• Follow the Money! Records of the Record Makers-Judy G. Russell
  • Shared DNA Matches - the only DNA Tool You will Ever Need-Diahan Southard

I did look thru the virtual Expo Hall some and watched the high lights of the sponsors presentations. There was a lot of focus on AI technology. The Sponsoring companies had some announcements of new tools and features.  

MyHeritage has added color coding in Family Trees, a new DNA tool--the cM Explainer™ and announced their 3rd Installment of DNA Quest Initiative.

To find out what all is happening at FamilyTreeDNA check out their blog and look for their recorded livestream session from RootsTech2023. introduced Storymaker Studio and DNA Compare which allows you to compare matches Ethnicity Estimates and DNA Communities. 

The above screenshot is the Ethnicity Estimate Comparison of two of my siblings and myself.

In the above screenshot I have compared 2 of my siblings, myself and our paternal 2nd cousin once removed.  He is one generation closer to our ICW Cook and Putman couple.  I think it's pretty cool that they can get within a range of the counties.  My Mom's is more specific as well so if that's not an incentive to get the older generations in your family DNA tested I don't know what is.

I took advantage of the RootsTech special and purchased the new RootsMagic9.  I have been using RootsMagic since version 7 and prior to that I used FamilyTreeMaker.  There are some great color-coding features in  RM.  In the new version of RootsMagic there is an Association option which allows you to add other relationships outside of family which will be very helpful in Cluster research.

If you haven't already registered Your DNA Guide has a free webinar coming up 
on  March 23, 2023 2pm Eastern    "Your DNA Matches:  Filter, Don't File"
You can register at YourDNAGuide  

Take some time to look thru the classes at RootsTech.  There is something for everyone!

Friday, March 03, 2023

William G Hight's next of kin-Jan 1881

When I L Hight asks the court to grant him letter of administration over Wm G Hight's estate in early 1881 it is recorded in the Franklin County Arkansas probate files.  
He states that Wm G Hight died 15th Jan 1881 and gives a list of names and residence of remaining next of kin.  

Jane Hendricks Daughter Madison Co AR
William McCord Grandson Bedford Co TN
Alice McCord Granddaughter Bedford Co TN
Nancy Nance Daughter Rutherford Co TN
John Hight Son Madison Co AR
William Hight Son Bedford Co TN
Caroline Gault Daughter Bedford Co TN
Jeff Hight Son Madison Co AR
Fanny Smyers Daughter Canyon City Oregon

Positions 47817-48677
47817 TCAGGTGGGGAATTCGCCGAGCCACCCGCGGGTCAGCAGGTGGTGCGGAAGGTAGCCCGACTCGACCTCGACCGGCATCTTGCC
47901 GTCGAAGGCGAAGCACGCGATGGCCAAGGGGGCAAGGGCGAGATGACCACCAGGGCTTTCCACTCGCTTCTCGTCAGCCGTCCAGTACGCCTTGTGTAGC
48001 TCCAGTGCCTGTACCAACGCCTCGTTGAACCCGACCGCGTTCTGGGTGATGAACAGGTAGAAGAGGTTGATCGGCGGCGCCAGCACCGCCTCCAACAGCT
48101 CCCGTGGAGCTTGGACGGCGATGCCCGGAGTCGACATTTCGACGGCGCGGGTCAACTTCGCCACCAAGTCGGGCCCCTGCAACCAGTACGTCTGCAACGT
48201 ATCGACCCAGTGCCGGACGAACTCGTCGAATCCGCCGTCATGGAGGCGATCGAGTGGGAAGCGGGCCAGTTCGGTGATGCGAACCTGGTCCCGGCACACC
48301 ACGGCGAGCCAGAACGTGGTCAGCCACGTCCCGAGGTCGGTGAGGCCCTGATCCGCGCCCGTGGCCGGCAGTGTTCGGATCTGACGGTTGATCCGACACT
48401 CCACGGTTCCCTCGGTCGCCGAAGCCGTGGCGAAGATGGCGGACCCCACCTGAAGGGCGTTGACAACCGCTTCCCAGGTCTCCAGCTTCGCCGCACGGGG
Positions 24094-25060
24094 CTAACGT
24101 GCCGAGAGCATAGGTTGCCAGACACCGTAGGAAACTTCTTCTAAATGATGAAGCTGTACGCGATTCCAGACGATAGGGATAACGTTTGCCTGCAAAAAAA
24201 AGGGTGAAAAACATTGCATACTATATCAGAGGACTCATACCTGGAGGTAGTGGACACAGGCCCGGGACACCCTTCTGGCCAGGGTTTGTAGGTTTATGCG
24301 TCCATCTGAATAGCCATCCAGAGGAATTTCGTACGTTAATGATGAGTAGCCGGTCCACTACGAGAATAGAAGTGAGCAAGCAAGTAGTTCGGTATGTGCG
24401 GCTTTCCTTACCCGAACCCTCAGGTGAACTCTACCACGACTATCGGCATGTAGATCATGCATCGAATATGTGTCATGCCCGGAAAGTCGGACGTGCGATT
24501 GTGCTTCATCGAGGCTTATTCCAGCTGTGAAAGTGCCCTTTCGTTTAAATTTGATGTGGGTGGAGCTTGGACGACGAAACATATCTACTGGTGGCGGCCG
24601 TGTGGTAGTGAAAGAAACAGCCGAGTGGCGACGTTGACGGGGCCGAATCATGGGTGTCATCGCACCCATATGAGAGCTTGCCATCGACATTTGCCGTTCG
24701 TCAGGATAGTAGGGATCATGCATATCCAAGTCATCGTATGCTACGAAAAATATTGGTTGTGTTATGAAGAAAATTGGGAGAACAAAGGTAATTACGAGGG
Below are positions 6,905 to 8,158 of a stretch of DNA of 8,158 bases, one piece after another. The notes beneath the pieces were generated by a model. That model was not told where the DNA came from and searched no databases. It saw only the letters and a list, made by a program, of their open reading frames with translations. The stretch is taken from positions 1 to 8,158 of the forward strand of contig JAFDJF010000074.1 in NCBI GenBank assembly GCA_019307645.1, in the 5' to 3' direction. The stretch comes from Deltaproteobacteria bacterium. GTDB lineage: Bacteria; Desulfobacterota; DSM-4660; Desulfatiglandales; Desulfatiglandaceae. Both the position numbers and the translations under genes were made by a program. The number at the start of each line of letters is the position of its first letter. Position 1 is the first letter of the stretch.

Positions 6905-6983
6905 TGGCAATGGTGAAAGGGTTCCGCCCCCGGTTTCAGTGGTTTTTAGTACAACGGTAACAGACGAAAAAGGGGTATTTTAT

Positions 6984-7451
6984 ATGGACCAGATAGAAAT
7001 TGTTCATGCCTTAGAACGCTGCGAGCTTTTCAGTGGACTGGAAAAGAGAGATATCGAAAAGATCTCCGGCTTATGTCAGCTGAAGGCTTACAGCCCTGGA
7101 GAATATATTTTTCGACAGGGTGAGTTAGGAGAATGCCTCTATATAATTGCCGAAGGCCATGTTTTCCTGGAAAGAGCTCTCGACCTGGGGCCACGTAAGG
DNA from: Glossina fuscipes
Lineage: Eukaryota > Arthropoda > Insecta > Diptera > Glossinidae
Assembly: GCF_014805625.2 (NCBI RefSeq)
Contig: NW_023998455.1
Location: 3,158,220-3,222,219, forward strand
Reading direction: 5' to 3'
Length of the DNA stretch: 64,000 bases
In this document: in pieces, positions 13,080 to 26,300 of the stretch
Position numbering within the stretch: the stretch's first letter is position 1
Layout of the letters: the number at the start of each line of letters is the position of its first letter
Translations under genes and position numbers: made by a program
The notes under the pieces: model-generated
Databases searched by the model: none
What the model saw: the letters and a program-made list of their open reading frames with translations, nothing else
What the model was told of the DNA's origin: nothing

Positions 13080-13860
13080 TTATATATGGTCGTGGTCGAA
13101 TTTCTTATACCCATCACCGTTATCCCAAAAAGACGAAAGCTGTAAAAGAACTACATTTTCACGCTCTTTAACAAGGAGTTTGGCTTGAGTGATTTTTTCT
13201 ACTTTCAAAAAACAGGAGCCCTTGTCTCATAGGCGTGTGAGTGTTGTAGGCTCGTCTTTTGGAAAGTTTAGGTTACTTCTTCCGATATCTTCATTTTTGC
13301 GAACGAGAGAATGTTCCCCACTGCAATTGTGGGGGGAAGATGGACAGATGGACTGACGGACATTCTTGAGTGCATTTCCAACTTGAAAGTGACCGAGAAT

Burrell Hight Son Madison Co AR
I L Hight Son Franklin Co AR
R M Hight Son Franklin Co AR
L F Hight Daughter Franklin Co AR

"Arkansas Probate Records, 1817-1979," images, FamilySearch (h : 3 March 2023), Franklin > Probate packets 1835-1958 Hicks, George W.-Huggins, L.M. > image 137 of 2093; county courthouses, Arkansas.

Sunday, February 26, 2023

George's Time at Eastern State and Western State Penitentiary

I haven't written about George Solifelt in awhile as I've been focused on the Cook research with my new discoveries but I did want to update with the information about the time period in which he was an inmate at Eastern State Penitentiary in Pennsylvania.

Date/Time Served:  29th Jun 1870 thru 12th Jan 1872

Eastern State Penitentiary:   29th Jun 1870 to  13th Jun 1871 (Prisoner # 6718) The following image is from the Warden's Daily Journal on the day he was received at Eastern State.

George and 26 other prisoners were transferred June 13th 1871 "by virtue of an act of assembly"  The Eastern State Penitentiary Warden's Daily Journal for that date says that they were sent under the charge of Michael J Cassidy and five other of our officers without carrying with them pistols or other fire arms.

The entry for the 14th says they received a telegram at 1:20pm announcing the safe arrival of the prisoners at Pittsburg.

Western State Penitentiary: 14 Jun 1871 to 12th Jan 1872 (Prisoner # 4026)The following image is from the Warden's Daily Journal on the day he was released from Western State.

Part of the Intake process requires that they log descriptions of the inmates

The description of George's tattoo 
Western State Penitentiary: Descriptive Register (Roll 412)
Image 208 of 268